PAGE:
Plodding wins the race
Getting started, with any major project in life, is always difficult, and sometimes we can feel like we are perpetually stuck in the tortoise-and-the-hare scenario. Everyone is afraid that they’ll never get there and are afraid that their plans won’t go well, so they don’t start.
I’ve been in that position. In 2003, I filed a patent for my “Reading Machine,” which took scanned documents, converted the images to digital characters, and then output those characters as spoken language. I went this far with a project I was really proud of, but it never went to market because I couldn’t raise the over $100,000 necessary to do so. Start-ups are always a popular idea, but many suffer from undercapitalization, and many creators don’t realize the importance of great marketing.
The future for your great idea, however, is not bleak. Plenty of companies are built on taking one step at a time. If you feel like you’re not moving forward with your goals, consider this… Part-time employees are a great demographic for starting their own business, as there is an ongoing trend for these workers who need either another part-time job or a full-time job to fulfill their financial obligations. According to the Bureau of Labor Statistics, the number of people employed part time in December was 6.8 million. These people “would have preferred full-time employment.” Part-time employees, however, could start their own business and see if it could grow to be bigger than their part-time job. You can create opportunities by building something on the side.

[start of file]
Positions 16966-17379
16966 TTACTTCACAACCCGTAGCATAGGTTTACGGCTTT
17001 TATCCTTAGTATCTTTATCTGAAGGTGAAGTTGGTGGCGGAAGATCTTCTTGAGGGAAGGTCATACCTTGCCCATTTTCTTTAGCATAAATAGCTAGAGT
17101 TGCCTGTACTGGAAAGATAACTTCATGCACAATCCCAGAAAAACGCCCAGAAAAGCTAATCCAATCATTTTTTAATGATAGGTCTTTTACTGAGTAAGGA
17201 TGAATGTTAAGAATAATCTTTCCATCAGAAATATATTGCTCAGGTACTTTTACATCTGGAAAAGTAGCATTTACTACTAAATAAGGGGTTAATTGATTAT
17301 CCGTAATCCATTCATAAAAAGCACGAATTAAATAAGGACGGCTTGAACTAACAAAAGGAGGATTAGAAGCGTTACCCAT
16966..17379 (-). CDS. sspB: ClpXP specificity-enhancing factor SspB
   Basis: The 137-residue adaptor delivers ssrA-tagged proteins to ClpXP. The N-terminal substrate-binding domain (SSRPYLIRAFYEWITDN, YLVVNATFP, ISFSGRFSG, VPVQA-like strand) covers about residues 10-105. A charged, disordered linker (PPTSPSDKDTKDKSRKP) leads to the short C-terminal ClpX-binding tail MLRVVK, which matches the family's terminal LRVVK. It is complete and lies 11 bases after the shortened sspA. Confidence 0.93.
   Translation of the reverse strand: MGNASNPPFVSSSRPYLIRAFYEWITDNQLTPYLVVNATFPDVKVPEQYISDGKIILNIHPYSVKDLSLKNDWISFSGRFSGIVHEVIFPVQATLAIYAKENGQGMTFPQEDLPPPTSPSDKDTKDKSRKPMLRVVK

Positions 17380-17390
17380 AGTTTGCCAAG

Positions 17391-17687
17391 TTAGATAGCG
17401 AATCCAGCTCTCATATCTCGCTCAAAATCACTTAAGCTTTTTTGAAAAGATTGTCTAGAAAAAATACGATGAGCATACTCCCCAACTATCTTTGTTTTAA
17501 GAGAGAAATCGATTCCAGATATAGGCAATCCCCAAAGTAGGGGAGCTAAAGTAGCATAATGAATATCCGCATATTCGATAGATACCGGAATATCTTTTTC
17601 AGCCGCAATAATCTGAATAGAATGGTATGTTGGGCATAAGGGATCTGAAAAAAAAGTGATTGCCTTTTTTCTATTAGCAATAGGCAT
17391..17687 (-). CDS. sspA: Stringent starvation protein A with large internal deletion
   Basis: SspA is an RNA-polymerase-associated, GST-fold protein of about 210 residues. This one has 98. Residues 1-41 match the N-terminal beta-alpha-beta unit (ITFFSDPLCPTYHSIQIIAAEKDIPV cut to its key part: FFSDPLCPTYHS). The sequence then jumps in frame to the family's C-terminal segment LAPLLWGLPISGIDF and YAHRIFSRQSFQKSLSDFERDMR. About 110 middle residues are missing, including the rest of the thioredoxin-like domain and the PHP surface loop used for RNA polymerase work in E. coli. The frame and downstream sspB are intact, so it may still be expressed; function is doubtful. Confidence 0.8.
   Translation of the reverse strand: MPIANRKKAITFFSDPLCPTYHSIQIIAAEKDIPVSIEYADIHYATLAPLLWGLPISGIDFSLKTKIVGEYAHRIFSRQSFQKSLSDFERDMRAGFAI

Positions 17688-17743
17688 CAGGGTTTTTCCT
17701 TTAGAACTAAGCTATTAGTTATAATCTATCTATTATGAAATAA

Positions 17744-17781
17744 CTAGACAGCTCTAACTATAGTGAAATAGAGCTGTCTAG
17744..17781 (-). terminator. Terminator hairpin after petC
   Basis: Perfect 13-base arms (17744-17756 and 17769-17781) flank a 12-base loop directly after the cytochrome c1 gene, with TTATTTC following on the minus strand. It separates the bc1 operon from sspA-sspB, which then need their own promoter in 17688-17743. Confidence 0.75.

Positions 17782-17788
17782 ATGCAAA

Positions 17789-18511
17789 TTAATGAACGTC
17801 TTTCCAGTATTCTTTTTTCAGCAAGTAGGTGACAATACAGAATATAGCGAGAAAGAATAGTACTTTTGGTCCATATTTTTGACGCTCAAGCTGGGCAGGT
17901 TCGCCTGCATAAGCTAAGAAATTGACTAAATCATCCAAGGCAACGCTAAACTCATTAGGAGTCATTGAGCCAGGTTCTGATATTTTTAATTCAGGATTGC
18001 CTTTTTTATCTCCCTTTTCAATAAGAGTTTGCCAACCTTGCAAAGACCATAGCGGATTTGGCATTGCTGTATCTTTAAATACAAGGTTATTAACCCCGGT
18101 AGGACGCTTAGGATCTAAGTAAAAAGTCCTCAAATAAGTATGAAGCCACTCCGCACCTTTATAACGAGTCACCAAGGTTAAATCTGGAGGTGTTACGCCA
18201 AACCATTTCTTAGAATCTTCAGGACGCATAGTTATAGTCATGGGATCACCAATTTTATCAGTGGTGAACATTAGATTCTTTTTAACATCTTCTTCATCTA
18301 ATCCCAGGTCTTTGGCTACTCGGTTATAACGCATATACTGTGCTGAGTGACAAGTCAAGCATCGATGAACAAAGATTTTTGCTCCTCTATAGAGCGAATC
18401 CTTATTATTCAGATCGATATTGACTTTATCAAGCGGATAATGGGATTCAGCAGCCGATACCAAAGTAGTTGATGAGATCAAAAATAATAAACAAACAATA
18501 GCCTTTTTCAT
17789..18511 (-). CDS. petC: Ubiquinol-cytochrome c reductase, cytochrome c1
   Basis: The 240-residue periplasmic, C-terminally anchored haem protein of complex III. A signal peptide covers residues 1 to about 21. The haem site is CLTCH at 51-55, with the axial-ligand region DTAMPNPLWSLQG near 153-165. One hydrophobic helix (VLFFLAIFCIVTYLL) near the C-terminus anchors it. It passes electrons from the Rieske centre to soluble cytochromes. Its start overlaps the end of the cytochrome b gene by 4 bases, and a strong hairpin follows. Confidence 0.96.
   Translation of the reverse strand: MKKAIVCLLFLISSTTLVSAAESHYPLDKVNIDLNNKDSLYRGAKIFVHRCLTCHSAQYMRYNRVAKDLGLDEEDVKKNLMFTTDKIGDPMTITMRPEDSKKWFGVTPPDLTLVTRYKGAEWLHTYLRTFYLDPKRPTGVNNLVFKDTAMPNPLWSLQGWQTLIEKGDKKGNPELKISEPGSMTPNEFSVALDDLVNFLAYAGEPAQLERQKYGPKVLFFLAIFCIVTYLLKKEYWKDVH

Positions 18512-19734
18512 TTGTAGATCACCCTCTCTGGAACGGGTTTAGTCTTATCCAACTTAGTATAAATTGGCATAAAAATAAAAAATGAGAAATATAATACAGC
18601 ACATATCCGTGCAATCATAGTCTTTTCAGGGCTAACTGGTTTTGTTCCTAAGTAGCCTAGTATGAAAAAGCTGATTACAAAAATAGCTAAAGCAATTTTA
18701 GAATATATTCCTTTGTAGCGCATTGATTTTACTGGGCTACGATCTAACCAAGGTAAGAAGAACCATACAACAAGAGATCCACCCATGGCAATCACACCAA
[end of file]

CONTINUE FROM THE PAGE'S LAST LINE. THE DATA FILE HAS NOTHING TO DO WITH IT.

Scott Anthony, author of The Little Black Book of Innovation: How It Works, How to Do It, believes that innovation is the key to solving problems. In his book, he outlines a 28-day program for finding insight, generating ideas, and building businesses. It’s okay if you don’t have all of the plans in place when you begin the process of creating a business, but it is important to keep in mind your marketing funds and talents when developing a project. The multinational manufacturer, Proctor and Gamble, is an exciting company because it does not subscribe to the view that strict plans make for the best venture.
Breaking through with new ideas and innovation and taking a chance on yourself, as the tortoise did in his race against the hare, can generate great opportunities for success! Plodding wins the race!
 Bureau of Labor Statistics (US Department of Labor). “The Employment Situation – December 2014.”
 Harvard Business Review: https://hbr.org/product/the-little-black-book-of-innovation-how-it-works-h/an/10430-HBK-ENG